Defending Your Project – Project/Dissertation Defense Tips
Obiakoeze, Onyeka Joshua,May 2014

Writing a project is a vital and inspiring task one will encounter as a Bloggraduating student, and thereafter, face the part called “Project Defense”. Project defense may not really sound much of a tall order, owing to the fact that before one finally gets to final year, there must have been several seminars and presentations. But they may not be likened to that very exclusive day of your project defense. Yes, this is true because much attention is given at this time and remember we are discussing about the final stage of the entire period of your academic year in school. Sensitive, isn’t it? Well, that leads us to the relevance of this article. Now let’s look at some very important necessities to making an awesome presentation and gaining good grades.
During that project defense, you will be required to present and defend your project in front of your supervisor, faculty project committee (comprising most of the lecturers in your department), and a very big number of audience (that includes strangers, members of your department and few friends). You can expect to be asked a number of questions after your presentation, and you need to be well prepared with the knowledge and skill necessary to answer the questions confidently, which also has a higher percent of marks awardable to you.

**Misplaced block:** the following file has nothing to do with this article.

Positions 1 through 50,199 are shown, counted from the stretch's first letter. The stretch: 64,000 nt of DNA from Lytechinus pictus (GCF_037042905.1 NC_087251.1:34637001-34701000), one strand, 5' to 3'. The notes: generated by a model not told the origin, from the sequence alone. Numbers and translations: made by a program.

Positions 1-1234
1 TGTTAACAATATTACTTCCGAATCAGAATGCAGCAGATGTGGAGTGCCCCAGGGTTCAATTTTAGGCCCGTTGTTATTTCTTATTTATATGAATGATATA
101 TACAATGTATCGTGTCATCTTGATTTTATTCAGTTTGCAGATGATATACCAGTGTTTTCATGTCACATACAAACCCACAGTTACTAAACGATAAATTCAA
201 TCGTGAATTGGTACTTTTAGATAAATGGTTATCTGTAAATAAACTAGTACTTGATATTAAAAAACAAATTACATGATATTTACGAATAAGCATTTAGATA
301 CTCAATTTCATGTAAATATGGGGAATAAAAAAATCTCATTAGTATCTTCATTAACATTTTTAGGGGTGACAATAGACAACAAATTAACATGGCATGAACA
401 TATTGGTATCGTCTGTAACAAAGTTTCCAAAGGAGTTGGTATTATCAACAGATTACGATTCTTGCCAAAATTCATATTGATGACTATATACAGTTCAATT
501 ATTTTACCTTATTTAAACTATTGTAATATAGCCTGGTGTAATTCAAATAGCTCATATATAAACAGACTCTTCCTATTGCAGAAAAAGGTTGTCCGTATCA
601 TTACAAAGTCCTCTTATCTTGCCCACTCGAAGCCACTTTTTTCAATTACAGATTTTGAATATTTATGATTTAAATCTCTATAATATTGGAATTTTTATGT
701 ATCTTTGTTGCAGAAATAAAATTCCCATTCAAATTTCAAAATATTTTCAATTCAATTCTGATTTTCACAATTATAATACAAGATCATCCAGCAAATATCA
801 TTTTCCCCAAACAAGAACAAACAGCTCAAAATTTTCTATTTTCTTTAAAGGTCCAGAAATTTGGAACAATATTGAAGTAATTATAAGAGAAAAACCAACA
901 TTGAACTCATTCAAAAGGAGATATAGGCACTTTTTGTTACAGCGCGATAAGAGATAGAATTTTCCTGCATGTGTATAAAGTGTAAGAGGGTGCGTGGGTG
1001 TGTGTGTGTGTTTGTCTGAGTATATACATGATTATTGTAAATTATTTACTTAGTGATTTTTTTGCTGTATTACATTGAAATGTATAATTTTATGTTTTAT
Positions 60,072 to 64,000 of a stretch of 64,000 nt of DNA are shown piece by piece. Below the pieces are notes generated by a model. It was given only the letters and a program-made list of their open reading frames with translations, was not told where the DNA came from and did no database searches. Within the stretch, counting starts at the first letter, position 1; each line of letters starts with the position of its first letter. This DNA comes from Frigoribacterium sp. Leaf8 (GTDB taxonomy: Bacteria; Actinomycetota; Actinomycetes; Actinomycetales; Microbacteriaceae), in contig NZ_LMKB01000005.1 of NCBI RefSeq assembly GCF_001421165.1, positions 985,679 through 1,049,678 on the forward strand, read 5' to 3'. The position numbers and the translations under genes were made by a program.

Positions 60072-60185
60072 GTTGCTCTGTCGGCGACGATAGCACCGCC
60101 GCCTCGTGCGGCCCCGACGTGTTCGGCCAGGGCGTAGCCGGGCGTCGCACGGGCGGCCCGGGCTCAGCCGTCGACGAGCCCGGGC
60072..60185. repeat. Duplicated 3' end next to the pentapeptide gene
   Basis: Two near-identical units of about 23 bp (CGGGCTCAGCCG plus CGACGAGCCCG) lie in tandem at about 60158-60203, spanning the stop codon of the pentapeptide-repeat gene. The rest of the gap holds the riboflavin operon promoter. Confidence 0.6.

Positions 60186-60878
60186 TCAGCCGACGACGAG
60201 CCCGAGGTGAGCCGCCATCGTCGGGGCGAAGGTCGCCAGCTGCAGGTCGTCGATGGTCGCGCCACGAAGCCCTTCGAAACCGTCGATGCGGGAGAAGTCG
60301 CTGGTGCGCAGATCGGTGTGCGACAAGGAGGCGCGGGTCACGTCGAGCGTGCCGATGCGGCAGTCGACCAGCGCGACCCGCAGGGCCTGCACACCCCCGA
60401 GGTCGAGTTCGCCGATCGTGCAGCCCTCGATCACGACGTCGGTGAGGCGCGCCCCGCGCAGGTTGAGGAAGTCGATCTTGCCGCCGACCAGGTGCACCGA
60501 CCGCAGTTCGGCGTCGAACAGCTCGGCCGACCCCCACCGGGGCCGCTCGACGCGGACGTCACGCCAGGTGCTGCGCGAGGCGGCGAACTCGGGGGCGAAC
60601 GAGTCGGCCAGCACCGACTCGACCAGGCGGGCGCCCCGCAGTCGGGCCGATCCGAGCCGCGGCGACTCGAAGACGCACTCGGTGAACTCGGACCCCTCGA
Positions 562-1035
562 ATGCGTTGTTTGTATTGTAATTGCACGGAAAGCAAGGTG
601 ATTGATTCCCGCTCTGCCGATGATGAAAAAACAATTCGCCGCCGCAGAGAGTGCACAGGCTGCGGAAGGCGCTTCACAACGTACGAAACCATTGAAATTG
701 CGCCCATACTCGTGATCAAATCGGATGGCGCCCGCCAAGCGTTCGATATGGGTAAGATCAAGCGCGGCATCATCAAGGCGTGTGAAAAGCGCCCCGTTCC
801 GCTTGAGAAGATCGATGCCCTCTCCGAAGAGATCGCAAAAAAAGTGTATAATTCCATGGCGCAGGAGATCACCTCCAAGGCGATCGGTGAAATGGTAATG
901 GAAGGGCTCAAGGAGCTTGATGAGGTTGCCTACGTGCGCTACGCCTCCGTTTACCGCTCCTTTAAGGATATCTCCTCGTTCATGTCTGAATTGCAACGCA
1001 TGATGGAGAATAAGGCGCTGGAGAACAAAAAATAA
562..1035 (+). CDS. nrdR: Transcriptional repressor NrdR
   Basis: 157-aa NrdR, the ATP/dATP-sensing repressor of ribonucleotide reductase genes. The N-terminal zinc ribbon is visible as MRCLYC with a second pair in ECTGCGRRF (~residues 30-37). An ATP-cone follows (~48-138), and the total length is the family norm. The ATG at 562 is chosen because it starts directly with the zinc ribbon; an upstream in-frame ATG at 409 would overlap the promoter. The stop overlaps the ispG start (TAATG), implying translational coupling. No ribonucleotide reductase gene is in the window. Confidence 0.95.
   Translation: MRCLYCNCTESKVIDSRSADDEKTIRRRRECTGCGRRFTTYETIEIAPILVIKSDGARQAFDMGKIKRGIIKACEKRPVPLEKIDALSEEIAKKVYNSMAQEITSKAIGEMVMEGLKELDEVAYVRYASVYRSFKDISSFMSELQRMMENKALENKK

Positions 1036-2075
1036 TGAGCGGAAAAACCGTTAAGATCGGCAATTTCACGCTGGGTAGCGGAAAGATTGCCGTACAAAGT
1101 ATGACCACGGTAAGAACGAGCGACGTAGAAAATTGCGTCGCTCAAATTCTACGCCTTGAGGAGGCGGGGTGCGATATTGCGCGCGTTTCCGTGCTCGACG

Acceptable Dress Code
When defending your project, you will need to prove to your audience and supervisor that you are capable of producing more broad-ranging, in-depth pieces of scholarly writing. With this in mind, you should look the like. You will need to wear professional attire, this has to be comfortable on you also because the last thing you want is to distract your audience from the masterpiece which is your thesis by tugging, stretching and dancing at cloth-discomfort while you are presenting your defense or fielding questions. Nor do you want to disrupt your own ability to concentrate by squeezing into those “cute” shoes.